Don’t say the “a-word”. Don’t do it, don’t even think about it. We can’t be using language like that in these blog posts. 

What’s the “a-word”? 


Arthritis has a reputation amongst many as being bad, scary, or an activity-limiting diagnosis. And while it certainly can be all of these things and it’s completely valid to feel these emotions towards it, we also have an understanding of how to manage arthritis through exercise and movement. The hip is one of the most common joints in the body that can be affected by osteoarthritis (1). This ball and socket joint plays an integral role in just about every task from standing to going up stairs to sprinting across a field. So what are we to do if one of our most utilized joints is also more directly impacted by the “a-word”?

Well, we don’t panic and we read this blog! Let’s discuss what osteoarthritis is, why exercise is important in the management of hip osteoarthritis (OA), and some exercises for hip osteoarthritis.

What is Hip Osteoarthritis?

Osteoarthritis can be found in many joints throughout the body, with the hip being one of the joints more commonly affected. Hip osteoarthritis refers to progressive deterioration of the cartilage in the hip, changes to the structure of the bone in the joint, as well as inflammation of the fluid that is within the joint. This can lead to swelling, pain, and changes to the available range of motion in the hip joint (1). In the United States, approximately 54 million people (23% of adults) have osteoarthritis (2). And while this may seem like an alarming statistic, it brings to attention that this is not an uncommon diagnosis.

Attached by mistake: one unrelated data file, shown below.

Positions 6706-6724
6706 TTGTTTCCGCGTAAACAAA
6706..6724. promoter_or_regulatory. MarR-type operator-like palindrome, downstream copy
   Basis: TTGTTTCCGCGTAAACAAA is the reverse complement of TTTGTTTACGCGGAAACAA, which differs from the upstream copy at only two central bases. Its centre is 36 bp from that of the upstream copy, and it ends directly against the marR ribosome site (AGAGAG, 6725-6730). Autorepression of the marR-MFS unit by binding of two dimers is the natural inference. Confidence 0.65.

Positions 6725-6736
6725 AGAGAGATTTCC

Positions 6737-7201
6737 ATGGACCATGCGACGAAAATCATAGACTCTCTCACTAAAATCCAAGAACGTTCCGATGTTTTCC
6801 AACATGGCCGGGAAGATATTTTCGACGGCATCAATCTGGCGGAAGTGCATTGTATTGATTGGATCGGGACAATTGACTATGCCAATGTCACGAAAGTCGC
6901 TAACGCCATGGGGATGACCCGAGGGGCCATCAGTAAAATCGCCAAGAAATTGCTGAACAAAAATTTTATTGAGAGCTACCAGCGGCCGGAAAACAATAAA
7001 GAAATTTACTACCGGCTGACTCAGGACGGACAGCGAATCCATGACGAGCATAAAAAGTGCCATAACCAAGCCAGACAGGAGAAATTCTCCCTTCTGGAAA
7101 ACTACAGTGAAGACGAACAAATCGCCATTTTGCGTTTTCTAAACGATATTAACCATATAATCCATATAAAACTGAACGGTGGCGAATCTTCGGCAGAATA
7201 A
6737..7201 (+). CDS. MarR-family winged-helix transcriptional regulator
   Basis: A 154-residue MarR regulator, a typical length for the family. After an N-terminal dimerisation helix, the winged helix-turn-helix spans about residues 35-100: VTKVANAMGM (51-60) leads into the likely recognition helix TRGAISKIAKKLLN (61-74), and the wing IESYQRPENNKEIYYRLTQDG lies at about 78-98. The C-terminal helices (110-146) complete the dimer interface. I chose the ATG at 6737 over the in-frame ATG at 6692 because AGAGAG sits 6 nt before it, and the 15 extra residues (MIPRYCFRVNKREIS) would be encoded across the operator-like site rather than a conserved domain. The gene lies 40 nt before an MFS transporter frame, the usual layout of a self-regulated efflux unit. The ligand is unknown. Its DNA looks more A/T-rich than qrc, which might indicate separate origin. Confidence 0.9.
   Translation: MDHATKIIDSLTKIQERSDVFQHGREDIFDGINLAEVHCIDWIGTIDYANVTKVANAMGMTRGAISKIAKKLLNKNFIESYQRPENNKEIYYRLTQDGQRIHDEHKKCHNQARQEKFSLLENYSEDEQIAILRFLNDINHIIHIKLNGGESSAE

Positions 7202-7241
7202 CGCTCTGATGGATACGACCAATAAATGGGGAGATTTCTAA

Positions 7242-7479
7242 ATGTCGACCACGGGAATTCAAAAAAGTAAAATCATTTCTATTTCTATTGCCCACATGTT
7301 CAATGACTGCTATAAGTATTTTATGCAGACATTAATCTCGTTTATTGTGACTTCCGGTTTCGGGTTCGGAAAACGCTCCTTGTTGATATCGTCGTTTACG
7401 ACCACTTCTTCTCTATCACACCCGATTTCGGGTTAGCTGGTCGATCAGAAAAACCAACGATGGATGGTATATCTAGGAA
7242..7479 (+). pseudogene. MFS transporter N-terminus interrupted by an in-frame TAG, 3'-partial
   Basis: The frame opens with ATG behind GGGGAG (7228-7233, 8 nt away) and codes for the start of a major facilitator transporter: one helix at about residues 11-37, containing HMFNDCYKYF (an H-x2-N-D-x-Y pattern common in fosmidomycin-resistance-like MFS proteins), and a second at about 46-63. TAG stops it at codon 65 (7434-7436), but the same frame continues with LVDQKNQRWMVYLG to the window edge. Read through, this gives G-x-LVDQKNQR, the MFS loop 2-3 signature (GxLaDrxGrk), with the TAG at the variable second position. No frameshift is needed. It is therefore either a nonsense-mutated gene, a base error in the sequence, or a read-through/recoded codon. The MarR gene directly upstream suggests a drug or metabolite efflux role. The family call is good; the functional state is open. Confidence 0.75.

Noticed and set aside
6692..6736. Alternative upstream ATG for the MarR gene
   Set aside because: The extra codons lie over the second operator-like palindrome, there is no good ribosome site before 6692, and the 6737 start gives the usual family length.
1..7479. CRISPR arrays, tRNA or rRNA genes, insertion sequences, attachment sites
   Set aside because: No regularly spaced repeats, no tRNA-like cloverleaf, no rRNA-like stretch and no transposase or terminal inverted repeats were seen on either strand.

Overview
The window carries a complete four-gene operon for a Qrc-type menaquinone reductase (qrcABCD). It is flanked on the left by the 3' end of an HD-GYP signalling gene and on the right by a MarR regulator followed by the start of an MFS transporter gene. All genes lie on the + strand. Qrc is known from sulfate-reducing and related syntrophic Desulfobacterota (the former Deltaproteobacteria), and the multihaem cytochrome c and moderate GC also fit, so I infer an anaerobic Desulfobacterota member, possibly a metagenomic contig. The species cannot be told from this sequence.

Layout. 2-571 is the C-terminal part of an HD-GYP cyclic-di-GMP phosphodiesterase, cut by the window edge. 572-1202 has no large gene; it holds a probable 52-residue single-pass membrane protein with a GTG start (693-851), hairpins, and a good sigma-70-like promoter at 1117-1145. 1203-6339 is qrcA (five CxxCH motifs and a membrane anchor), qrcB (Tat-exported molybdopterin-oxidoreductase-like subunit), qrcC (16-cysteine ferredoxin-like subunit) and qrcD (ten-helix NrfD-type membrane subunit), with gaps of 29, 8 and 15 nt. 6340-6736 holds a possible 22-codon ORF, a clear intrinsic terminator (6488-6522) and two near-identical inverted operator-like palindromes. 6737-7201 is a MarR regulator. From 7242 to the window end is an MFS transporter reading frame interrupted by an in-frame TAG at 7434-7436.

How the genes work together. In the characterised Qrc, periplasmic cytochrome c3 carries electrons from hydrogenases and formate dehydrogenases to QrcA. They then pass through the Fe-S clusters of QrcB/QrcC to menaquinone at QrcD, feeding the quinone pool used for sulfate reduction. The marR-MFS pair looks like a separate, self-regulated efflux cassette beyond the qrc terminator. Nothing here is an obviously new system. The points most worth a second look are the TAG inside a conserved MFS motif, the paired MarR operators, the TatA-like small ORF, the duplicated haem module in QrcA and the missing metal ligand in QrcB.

the hip joint the prehab guys

The hip joint structure – appreciate the mobility that is allowed at the joint due to its ball and socket anatomy.


In severe cases of hip osteoarthritis, an individual may elect to have a total hip arthroplasty, which is a surgical replacement of the hip joint. While there are cases where a total hip arthroplasty is appropriate, surgery is not the only answer when it comes to managing hip osteoarthritis or even knee osteoarthritis – check out the video below to learn more about hip arthritis! 


The word “arthritis” can seem intimidating and scary to many – let us help you take the fear out of this word and put the power in your hands with managing your arthritis! Check out this video to learn what you can do for your arthritis! 


Exercise can play an integral role in managing symptoms of hip OA, improving strength, and challenging range of motion. Many studies have shown that education and exercise, often delivered by PTs, should be a first-line approach to hip OA. Exercise has been shown to provide pain relief that is at least as effective as pain medications, and the benefit of exercise for hip OA is consistent regardless of pain intensity and OA severity (4). 

So what kind of exercise is most beneficial for hip OA? Keep reading to find out! Pssst….the below exercises can be found in our Hip Rehab Program if looking to take the guesswork out of managing your hip OA! 



hip rehab program hip bursitis

This 8-week program is designed to decrease your hip pain and start improving your mobility and strength. If looking to take the guesswork out of managing your hip OA – this is the program for you! Get started with your free 7-day trial today! 


Exercises for Hip Osteoarthritis